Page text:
In this article, we are going to look at the proto-Moderns who lived in the late 19th century and whose work had an enormous impact on shaping the intellectual landscape and culture of the 20th century. The proto-Moderns were not necessarily Modernists themselves, but they were the forerunners or precursors of it. They pushed Western culture in a Modernist direction.
In science, pride of place must go to Charles Darwin who shot the biggest torpedo in European history into Christianity in On the Origin of Species in 1859 and The Descent of Man in 1871. It will suffice to say that nothing did more to undermine and weaken European confidence in Christianity in the 20th century than Darwinism. Darwin loosened the religious convictions of the European intelligentsia and ultimately the masses. He paved the way within Christianity for the split between mainline and conservative denominations. Religious elites shaped culture and thus values and beliefs in the 19th century. The 20th century was overwhelming secular. Christianity went from being the hegemonic culture to a subculture and lifestyle. The West lost its religious horizon under Modernism in which nothing is sacred.
In poetry and the arts, Charles Baudelaire was unquestionably the first hero of the Modernists. The author of Les Fleurs du mal (The Flowers of Evil) combined transgression against bourgeois norms with an aimless bohemian lifestyle. He called for a new art for a new age that captured the beauty of the present: “the fleeting, ephemeral experience of life in an urban metropolis, and the responsibility of artistic expression to capture that experience.” In Baudelaire, we see the importance of the capture and retrieval of experience, experimentation with sex and drugs, debauchery, the rejection of the past and feeling like an “outsider” all of which would later become central to Modernism. With the duties and obligations of Christianity out of the picture, Modernists glorified the self and advocated living in the present and in the moment and without collective attachments. The individual self should be free to capture and savor every experience of life that makes it meaningful and rich. William James later explained that life as experienced by the mind is a series of moments in the stream-of-consciousness. Modernists believed a meaningful life is a liberated one in the companionship of a small group of self chosen friends. Baudelaire himself believed in Original Sin and thought men were born evil and that he was damned, but this residual Christianity was lost as time went on. In the 20th century, sin came to mean the newly minted -isms and -phobias.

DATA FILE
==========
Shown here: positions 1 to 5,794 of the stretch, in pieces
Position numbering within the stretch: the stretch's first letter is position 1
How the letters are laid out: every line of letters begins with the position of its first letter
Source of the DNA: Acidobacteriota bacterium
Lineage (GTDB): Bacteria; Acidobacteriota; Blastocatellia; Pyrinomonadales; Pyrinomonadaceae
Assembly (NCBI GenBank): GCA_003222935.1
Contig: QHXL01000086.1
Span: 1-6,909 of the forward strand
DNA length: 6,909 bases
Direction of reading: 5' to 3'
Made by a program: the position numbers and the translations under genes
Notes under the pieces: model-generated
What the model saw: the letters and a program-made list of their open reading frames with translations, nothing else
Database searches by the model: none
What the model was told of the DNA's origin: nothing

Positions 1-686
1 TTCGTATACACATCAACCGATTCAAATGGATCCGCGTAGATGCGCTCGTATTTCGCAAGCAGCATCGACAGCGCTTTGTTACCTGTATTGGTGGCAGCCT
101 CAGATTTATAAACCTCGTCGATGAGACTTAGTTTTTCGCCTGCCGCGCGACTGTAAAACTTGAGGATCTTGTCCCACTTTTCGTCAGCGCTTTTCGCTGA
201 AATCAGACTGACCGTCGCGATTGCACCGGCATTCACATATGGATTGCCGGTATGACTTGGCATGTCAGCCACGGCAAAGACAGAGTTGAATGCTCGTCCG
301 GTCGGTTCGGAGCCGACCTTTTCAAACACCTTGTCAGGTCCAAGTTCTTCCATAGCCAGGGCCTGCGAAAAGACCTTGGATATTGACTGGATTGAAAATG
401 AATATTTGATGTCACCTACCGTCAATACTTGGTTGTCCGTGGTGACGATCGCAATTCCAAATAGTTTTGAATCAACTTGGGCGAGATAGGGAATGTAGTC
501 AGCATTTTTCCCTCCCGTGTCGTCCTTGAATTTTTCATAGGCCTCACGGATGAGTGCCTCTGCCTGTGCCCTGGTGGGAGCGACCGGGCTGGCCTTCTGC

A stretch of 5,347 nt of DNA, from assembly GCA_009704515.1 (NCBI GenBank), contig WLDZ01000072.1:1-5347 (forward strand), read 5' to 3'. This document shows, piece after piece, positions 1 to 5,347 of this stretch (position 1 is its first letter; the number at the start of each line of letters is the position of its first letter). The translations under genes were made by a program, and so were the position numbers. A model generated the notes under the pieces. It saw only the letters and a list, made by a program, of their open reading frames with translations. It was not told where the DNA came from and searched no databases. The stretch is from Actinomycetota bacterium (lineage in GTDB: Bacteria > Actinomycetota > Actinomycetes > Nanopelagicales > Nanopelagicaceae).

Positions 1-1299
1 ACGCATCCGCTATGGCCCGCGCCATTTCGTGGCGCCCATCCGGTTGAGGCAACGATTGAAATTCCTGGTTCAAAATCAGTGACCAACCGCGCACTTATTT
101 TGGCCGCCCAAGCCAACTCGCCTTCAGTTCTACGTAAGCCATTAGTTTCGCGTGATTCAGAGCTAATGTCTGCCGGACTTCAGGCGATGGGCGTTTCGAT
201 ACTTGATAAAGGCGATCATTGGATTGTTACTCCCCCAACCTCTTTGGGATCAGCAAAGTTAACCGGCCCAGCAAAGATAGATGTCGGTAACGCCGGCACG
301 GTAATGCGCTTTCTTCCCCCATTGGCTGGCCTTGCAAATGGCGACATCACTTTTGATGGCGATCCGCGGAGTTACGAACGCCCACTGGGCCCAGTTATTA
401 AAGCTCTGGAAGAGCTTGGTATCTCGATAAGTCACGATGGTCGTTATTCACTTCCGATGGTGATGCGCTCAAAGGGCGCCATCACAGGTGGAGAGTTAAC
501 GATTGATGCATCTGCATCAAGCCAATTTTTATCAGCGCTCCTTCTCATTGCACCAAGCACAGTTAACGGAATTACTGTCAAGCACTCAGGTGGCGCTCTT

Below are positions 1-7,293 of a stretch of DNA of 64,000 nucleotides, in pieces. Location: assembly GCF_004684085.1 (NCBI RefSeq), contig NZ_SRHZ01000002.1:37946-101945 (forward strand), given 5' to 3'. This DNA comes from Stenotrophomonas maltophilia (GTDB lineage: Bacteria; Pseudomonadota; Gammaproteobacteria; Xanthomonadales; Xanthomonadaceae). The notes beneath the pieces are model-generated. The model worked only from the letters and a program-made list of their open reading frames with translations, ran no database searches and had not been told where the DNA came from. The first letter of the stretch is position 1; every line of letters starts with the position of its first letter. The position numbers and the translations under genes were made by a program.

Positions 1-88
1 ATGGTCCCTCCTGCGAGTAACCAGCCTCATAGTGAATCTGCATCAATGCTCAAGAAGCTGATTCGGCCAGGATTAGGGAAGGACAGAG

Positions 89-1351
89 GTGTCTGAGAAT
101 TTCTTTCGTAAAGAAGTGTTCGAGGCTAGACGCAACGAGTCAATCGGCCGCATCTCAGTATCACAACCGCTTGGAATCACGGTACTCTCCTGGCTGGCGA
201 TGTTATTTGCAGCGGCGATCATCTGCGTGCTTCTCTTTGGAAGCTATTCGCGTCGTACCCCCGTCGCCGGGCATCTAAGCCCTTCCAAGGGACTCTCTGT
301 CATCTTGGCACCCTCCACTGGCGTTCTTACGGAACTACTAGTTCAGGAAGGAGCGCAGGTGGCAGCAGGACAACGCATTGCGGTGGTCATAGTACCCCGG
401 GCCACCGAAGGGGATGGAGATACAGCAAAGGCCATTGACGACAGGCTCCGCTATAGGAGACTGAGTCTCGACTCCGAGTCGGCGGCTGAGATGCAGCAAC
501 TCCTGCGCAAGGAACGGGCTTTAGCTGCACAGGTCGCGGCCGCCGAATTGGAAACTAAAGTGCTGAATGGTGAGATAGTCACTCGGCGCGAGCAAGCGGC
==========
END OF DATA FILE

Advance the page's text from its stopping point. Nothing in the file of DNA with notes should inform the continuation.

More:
In philosophy, Friedrich Nietzsche had the greatest impact. Nietzsche savagely attacked and critiqued Christianity which he labeled slave morality. The author of The Antichrist (1895) proclaimed that God was dead and Christianity was finished. The author of Twilight of the Idols (1889) was an iconoclast. This dovetailed nicely with the Modernist belief in transgression. Nietzsche’s perspectivism paved the way to cultural relativism in the 20th century. Postmodernism is shot through with his interpretation of ethics in On the Geneology of Morals (1887) and Beyond Good and Evil (1886) as veiled power relations which Michel Foucault took in a leftwing direction. In The Will To Power (1901), Nietzsche called for a declaration of war on the masses. In Nietzsche, we see a number of themes that later became central to Modernism: making a religion out of art as the path to overcoming nihilism, the obsession with self-realization, the relativism of truth, the transvaluation of values, disdain for the masses, cosmopolitanism and elitism. In his magnum opus Thus Spake Zarathustra (1885), Zarathustra should be read as the prophet of Modernism.
Note: Karl Marx, Sigmund Freud, Henri Bergson and William James were also major thinkers who paved the road to Modernism. We will discuss them in greater detail later.